I think Microsoft are control freaks. Embrace, extend, extinguish, all over again. Microsoft's fear of becoming completely irrelevant is what drives the decisions they make.
 
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jpuroila

Posts: 176   +94
Not a chance they'll make Windows free when its still the cheapest option for a fully supported desktop OS. Sorry, but Linux is still not stable or friendly enough for the average user and the macOS requires paying for a Mac, which no sane person would do. I also have no idea why anyone would think Microsoft is going to move away from Windows..their just drawing developers away from Linux by putting its kernel inside their own OS. That also provides Microsoft with some new "telemetry" they would otherwise never have gained access to. The real irony is that if they wanted to Microsoft could produce the best Linux distro yet, but they won't because they wouldn't own it.
Linux (in general, if you're looking at distros like Ubuntu or Red Hat) is more stable than Windows, and arguably more user friendly - the problem is that the average user has spent most of his life using Windows, so anything that differs from it causes a large part of their brain to shut down. Oh, and Windows is already effectively free(as in gratis) for consumers.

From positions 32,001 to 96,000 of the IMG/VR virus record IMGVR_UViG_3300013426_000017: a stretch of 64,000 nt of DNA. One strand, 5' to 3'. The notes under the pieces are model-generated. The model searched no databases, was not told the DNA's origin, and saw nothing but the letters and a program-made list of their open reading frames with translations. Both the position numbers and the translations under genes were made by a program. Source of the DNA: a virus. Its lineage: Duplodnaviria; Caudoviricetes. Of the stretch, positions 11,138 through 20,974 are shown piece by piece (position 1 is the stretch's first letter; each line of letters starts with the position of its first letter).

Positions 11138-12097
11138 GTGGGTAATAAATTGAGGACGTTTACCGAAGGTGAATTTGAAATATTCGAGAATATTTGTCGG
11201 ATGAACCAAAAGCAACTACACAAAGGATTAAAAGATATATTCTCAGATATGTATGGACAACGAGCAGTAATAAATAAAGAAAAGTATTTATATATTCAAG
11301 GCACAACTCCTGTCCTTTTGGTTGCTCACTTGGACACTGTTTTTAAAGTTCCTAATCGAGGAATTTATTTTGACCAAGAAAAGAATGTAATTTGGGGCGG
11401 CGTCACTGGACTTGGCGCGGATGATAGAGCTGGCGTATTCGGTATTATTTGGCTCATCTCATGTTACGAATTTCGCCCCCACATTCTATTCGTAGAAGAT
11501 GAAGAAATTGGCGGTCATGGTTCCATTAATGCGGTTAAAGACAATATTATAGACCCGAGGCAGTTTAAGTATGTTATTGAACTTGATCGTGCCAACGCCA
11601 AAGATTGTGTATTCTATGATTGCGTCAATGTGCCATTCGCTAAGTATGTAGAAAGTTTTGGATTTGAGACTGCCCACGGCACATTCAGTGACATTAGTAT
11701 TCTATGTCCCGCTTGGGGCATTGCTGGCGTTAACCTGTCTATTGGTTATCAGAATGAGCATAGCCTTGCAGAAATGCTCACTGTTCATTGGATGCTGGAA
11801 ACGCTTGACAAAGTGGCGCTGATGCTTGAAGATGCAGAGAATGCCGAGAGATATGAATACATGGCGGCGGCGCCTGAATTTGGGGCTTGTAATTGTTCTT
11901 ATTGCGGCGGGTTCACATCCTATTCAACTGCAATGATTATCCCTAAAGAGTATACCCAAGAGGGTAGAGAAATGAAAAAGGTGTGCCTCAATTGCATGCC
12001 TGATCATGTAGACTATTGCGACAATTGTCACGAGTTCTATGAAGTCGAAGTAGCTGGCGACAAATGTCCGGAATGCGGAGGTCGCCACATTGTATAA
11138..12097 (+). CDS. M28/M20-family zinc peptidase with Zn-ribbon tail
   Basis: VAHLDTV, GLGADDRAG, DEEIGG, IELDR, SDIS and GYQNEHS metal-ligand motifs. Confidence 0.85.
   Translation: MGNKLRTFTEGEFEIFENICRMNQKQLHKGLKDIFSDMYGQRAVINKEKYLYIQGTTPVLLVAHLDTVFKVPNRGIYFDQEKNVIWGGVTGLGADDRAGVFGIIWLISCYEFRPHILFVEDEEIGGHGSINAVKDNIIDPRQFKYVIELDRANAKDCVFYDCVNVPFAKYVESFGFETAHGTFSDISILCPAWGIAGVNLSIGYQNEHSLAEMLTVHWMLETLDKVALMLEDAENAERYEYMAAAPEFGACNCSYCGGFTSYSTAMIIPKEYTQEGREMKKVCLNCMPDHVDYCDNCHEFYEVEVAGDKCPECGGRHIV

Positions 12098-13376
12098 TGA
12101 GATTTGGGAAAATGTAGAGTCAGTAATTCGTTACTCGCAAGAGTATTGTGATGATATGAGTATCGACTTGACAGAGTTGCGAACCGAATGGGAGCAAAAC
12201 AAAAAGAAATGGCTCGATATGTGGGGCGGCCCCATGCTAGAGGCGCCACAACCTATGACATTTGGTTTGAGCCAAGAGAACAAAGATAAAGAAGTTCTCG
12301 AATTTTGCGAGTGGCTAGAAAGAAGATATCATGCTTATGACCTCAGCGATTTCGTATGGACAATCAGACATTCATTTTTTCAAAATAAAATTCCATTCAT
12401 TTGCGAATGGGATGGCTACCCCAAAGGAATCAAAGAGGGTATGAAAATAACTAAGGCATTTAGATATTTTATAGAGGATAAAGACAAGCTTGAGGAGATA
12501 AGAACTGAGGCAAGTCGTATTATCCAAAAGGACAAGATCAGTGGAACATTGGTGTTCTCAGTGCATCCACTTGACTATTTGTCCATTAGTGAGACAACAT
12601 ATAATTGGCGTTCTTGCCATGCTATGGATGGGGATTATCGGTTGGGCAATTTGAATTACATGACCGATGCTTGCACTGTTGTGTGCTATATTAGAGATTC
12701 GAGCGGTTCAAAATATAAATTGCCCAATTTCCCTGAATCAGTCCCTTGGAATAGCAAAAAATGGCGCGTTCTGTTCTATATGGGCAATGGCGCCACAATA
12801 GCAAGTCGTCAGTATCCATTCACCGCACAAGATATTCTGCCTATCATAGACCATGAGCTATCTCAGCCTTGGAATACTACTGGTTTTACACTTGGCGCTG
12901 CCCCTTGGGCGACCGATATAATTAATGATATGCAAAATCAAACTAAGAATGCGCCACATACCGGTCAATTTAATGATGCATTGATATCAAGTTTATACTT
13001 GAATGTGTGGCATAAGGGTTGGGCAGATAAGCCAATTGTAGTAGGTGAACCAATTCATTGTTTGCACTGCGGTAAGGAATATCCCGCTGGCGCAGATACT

loki1944

Posts: 344   +202
You say Linux isn't stable or friendly enough for the average user. I'm not sure what the definition of Linux is when your making a statement like that. Distributions are based upon Linux kernels and so the meaning is a bit lost on me. There are Linux distributions which are very stable and user friendly. The top 3 right now I think are Manjaro, Ubuntu, and Linux Mint. I just happened to install Linux Mint 19.3 on an extra hard disk drive very recently. The install was flawless. I also got Steam installed along with a very nice FPS game and it worked flawlessly from my initial impressions. Steam on Linux installs some type of layer software called Proton which makes Windows Steam games work effortlessly. Now, I've only done the one game so far personally but there is a website called ProtonDB that has ratings for how successful the games will work using the Proton software layer (or whatever it is). It's pretty amazing. Linux is nowhere near where it used to be. And when I say that, I guess I mean, the most popular distributions based upon Linux. Because they tend to be stable and user friendly at the same time. Hence, the popularity.